NTS Area U19aq 37°13′41″N 116°22′32″W / 37.22794°N 116.37559°W / 37.22794; -116.37559 (Lockney) 2,045 m (6,709 ft) - 614.17 m (2,015.0 ft) underground shaft,
weapons development
150 kt Venting detected, 4 Ci (150 GBq) [1][3][4][5][6]
  1. ^ A bomb test may be a salvo test, defined as two or more explosions "where a period of time between successive individual explosions does not exceed 5 seconds and where the burial points of all explosive devices can be connected by segments of straight lines, each of them connecting two burial points and does not exceed 40 kilometers in length". Mikhailov, V. N., Editor in Chief. "Catalog of World Wide Nuclear Testing". Begell-Atom, LLC. 
  2. ^ The US, France and Great Britain have code-named their test events, while the USSR and China did not, and therefore have only test numbers (with some exceptions – Soviet peaceful explosions were named). Word translations into English in parentheses unless the name is a proper noun. A dash followed by a number indicates a member of a salvo event. The US also sometimes named the individual explosions in such a salvo test, which results in "name1 – 1(with name2)". If test is canceled or aborted, then the row data like date and location discloses the intended plans, where known.
  3. ^ To convert the UT time into standard local, add the number of hours in parentheses to the UT time; for local daylight savings time, add one additional hour. If the result is earlier than 00:00, add 24 hours and subtract 1 from the day; if it is 24:00 or later, subtract 24 hours and add 1 to the day. All historical timezone data are derived from here:
  4. ^ Rough place name and a latitude/longitude reference; for rocket-carried tests, the launch location is specified before the detonation location, if known. Some locations are extremely accurate; others (like airdrops and space blasts) may be quite inaccurate. "~" indicates a likely pro-forma rough location, shared with other tests in that same area.
  5. ^ Elevation is the ground level at the point directly below the explosion relative to sea level; height is the additional distance added or subtracted by tower, balloon, shaft, tunnel, air drop or other contrivance. For rocket bursts the ground level is "N/A". In some cases it is not clear if the height is absolute or relative to ground, for example, Plumbbob/John. No number or units indicates the value is unknown, while "0" means zero. Sorting on this column is by elevation and height added together.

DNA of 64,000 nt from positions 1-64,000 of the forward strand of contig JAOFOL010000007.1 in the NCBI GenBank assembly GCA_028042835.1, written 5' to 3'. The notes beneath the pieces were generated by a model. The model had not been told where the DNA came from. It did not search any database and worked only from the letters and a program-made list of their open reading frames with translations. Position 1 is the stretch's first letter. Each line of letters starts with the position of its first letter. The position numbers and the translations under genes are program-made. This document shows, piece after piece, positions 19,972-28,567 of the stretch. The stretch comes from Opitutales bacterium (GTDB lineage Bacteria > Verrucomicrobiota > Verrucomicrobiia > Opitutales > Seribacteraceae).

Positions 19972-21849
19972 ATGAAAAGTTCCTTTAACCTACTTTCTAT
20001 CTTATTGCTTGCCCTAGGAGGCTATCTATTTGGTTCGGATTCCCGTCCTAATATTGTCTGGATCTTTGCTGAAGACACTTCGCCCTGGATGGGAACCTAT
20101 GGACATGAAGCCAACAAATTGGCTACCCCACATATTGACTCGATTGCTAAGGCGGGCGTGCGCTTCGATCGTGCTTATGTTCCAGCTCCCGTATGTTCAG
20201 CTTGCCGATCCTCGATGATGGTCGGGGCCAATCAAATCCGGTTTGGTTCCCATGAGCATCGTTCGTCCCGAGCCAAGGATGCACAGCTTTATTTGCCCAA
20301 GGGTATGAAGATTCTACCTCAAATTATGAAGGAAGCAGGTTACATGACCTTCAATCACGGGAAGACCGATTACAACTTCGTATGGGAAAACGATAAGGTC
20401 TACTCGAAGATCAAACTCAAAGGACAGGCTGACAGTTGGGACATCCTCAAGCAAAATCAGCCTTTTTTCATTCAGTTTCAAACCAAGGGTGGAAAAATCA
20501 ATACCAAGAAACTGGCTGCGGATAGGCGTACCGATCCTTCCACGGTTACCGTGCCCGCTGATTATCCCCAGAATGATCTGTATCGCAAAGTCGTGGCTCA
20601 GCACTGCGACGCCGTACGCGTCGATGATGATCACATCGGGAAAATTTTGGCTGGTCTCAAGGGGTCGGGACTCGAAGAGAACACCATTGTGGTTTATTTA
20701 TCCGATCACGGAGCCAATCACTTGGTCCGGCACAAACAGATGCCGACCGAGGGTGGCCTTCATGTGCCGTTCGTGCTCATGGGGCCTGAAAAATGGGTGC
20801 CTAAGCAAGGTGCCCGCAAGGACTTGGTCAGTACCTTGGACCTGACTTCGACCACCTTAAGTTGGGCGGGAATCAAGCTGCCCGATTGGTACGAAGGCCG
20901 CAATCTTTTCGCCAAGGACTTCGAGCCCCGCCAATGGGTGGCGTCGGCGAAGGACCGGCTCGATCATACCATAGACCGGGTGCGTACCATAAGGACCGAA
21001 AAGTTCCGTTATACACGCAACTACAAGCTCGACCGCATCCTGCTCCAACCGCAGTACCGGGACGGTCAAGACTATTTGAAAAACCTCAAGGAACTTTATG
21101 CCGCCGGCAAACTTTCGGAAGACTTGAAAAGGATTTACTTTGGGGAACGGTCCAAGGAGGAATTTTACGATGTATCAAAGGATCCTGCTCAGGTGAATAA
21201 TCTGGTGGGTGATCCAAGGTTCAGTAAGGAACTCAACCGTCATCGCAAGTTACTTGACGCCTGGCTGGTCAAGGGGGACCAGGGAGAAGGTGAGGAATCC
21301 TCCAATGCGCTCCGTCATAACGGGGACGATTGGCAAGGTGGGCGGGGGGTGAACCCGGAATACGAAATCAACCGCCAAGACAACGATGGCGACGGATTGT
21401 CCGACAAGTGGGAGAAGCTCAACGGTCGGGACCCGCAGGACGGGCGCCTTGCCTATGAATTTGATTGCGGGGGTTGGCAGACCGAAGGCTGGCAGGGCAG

6. ^ Atmospheric, airdrop, balloon, gun, cruise missile, rocket, surface, tower, and barge are all disallowed by the Partial Nuclear Test Ban Treaty. Sealed shaft and tunnel are underground, and remained useful under the PTBT. Intentional cratering tests are borderline; they occurred under the treaty, were sometimes protested, and generally overlooked if the test was declared to be a peaceful use.
  7. ^ Include weapons development, weapon effects, safety test, transport safety test, war, science, joint verification and industrial/peaceful, which may be further broken down.
  8. ^ Designations for test items where known, "?" indicates some uncertainty about the preceding value, nicknames for particular devices in quotes. This category of information is often not officially disclosed.
  9. ^ Estimated energy yield in tons, kilotons, and megatons. A ton of TNT equivalent is defined as 4.184 gigajoules (1 gigacalorie).
  10. ^ Radioactive emission to the atmosphere aside from prompt neutrons, where known. The measured species is only iodine-131 if mentioned, otherwise it is all species. No entry means unknown, probably none if underground and "all" if not; otherwise notation for whether measured on the site only or off the site, where known, and the measured amount of radiation released.

References[edit]

  1. ^ a b c d e f g h i j k l m n o p q Yang, Xiaoping; North, Robert; Romney, Carl (August 2000), CMR Nuclear Explosion Database (Revision 3), SMDC Monitoring Research 
  2. ^ "Timezone Historical Database". iana.com. Retrieved March 8, 2014. 
  3. ^ a b c d e f g h i j Estimated exposures and thyroid doses received by the American people from Iodine-131 in fallout following Nevada atmospheric nuclear bomb tests, Chapter 2, National Cancer Institute, 1997, retrieved 2014-01-05 
  4. ^ a b c d e f g h i j Radiological Effluents Released from U.S. Continental Tests 1961 Through 1992 (DOE/NV-317 Rev. 1), DOE Nevada Operations Office, August 1996, retrieved 2013-10-31 
  5. ^ a b c d e f g h i j k l m n o p Official list of underground nuclear explosions, Sandia National Laboratories, 1994-07-01, retrieved 2013-12-18 
  6. ^ a b c d e f g h i j k l m n o p United States Nuclear Tests: July 1945 through September 1992 (DOE/NV-209 REV15), Las Vegas, NV: Department of Energy, Nevada Operations Office, 2000-12-01, retrieved 2013-12-18 
  7. ^ a b Hechanova, Anthony E.; O'Donnell, James E. (1998-09-25), Estimates of yield for nuclear tests impacting the groundwater at the Nevada Test Site, Nuclear Science and Technology Division 
  8. ^ a b Operation Argus, 1958 (DNA6039F), Washington, DC: Defense Nuclear Agency, Department of Defense, retrieved 26 November 2013